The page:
Fine Examples of Poor People Skills on Social Media
Social media and business can mix wonderfully, however on occasion they are often like oil and water and it can be the joining from hell. Unfortunately, some businesses find using the medium a little more pressing than others and there have been some major social media mistakes that have really shown companies up when they are placed outside of their comfort zones.
One of the largest insurance firms on the planet, Aviva managed to fire 1,300 of its staff over email and make worldwide news. The company accidentally sent an email to all of the employees in its investment area informing them they were fired.
Instead of firing one employee, the company accidentally fired a whole department of employees, all thanks to a clerical error that informed people to turn over the company property when leaving the building. The move raised eyebrows worldwide, not only because of the office error but also as the insurance firm was extremely discourteous in firing someone via email.
Encouraging engagement through use of the hashtag on Twitter haunted McDonalds. Instead of consumers talking about the tasty golden fries or succulent burgers, McDonalds became a victim of its own naivety. Some of the posts were far from repeatable and though Ronald and Co did nothing wrong at all, customers will never get the opportunity for an open mic again. Lessons to be learned: If a business is courteous enough to ask you if you have any complaints, don’t morph into a troll, show them the civility they showed you in asking. Of course, McDonalds, with their history, should have known better too.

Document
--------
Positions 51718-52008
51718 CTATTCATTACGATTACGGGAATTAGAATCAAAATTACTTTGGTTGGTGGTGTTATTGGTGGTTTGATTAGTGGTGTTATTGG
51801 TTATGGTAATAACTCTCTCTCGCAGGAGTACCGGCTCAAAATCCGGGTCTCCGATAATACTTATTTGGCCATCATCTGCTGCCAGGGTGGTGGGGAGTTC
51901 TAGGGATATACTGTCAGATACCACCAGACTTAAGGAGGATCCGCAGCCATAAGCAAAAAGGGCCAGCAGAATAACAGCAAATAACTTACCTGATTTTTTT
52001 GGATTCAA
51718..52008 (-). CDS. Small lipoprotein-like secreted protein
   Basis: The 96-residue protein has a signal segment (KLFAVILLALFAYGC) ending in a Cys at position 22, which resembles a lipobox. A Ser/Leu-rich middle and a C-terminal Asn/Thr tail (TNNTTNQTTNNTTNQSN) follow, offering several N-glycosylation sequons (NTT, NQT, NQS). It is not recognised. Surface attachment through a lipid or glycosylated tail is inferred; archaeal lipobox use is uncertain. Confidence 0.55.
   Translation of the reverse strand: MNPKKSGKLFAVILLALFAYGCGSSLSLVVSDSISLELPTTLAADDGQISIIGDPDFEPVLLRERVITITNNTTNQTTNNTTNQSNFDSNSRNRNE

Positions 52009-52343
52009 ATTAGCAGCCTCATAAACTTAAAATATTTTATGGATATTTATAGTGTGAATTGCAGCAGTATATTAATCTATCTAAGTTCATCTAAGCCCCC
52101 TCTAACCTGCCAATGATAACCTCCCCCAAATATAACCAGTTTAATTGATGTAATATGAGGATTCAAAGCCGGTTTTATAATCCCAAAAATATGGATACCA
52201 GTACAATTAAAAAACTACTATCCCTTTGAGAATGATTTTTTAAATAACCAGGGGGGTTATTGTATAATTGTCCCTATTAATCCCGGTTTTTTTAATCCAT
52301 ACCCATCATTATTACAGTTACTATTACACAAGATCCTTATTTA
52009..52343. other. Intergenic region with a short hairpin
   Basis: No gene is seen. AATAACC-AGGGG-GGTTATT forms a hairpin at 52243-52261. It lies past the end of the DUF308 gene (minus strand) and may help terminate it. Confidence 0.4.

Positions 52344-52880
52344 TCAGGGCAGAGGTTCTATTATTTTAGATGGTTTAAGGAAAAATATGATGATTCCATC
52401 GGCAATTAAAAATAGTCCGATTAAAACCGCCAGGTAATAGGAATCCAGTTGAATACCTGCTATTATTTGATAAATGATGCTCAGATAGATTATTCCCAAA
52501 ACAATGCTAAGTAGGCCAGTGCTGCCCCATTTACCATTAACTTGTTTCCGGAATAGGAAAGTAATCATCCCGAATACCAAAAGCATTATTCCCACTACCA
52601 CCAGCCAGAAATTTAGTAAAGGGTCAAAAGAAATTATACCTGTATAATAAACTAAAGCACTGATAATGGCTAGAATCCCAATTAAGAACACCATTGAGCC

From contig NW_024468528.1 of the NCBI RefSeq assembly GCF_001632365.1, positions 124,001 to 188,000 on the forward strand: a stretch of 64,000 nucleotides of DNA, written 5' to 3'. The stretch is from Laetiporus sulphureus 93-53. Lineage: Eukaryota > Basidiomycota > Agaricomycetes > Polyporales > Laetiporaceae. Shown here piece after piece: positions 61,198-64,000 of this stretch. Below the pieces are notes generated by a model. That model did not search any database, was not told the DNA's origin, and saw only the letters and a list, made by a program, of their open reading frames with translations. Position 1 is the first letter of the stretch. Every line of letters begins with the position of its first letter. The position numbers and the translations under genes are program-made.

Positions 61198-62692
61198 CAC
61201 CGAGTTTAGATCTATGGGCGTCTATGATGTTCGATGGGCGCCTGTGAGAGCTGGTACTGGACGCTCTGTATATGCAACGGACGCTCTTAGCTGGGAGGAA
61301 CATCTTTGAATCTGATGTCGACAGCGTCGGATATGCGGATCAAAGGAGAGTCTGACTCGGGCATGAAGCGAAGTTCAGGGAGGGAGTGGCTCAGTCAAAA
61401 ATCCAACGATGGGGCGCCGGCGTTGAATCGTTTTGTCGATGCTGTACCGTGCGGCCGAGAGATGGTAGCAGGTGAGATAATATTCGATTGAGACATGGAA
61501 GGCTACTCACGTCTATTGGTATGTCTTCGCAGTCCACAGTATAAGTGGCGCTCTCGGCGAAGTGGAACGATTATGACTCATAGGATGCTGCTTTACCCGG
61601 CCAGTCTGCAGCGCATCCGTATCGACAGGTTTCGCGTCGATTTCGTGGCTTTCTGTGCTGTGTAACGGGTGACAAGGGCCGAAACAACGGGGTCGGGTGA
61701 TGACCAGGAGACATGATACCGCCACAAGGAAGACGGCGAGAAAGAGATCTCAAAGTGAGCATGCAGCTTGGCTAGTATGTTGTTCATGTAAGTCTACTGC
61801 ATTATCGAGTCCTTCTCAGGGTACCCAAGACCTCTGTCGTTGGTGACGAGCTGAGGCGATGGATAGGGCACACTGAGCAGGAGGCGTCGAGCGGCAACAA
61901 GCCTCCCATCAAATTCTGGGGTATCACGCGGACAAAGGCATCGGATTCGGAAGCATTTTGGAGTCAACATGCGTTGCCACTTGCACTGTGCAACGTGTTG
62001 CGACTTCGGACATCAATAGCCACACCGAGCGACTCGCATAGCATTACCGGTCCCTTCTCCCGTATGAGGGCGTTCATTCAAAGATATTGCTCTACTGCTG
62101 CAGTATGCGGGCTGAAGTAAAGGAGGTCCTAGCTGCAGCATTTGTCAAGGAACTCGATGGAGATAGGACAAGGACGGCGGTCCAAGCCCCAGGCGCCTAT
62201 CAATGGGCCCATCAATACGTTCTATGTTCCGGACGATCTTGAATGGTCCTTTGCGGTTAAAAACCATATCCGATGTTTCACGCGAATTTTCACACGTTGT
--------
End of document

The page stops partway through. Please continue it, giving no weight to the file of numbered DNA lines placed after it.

However, it seldom is the consumers fault and one of the prime problems on social media usually boils down to the deletion or non-answering of customer comments by businesses.
In short any business that puts up a Facebook page, signs up to an unwritten rule that states they have to retort to queries, complaints or questions from consumers. Deletion of comments is unacceptable as should be seen as creative criticism. It’s only okay to delete racist or profane comments, otherwise take them on board and improve your company.
Of course, it is advisable to have a social media policy in a company – there’ll always be one incompetent employee who’ll proclaim innocence after making a mess on social media. Drawing the lines and printing them on paper prevents such issues.
However, earlier this year a number of employers began to ask employees and potential interviewed employees for Facebook passwords to their accounts. There are a number of issues here. Firstly, it can be seen as an invasion of privacy and blurs the work and privacy divide.
Secondly, many people use the Facebook email as their primary email. By asking employees for their passwords businesses would run into all sorts of difficulties. Having access to private information in a Facebook email would mean being able to access banking, financial and other private material and details.
Finally, all the information would have been stored somewhere, leaving it open to breaches and adding to employee responsibility.
Social media is now perfect by itself but it seems that adding humans into the mixture really turns it on its head.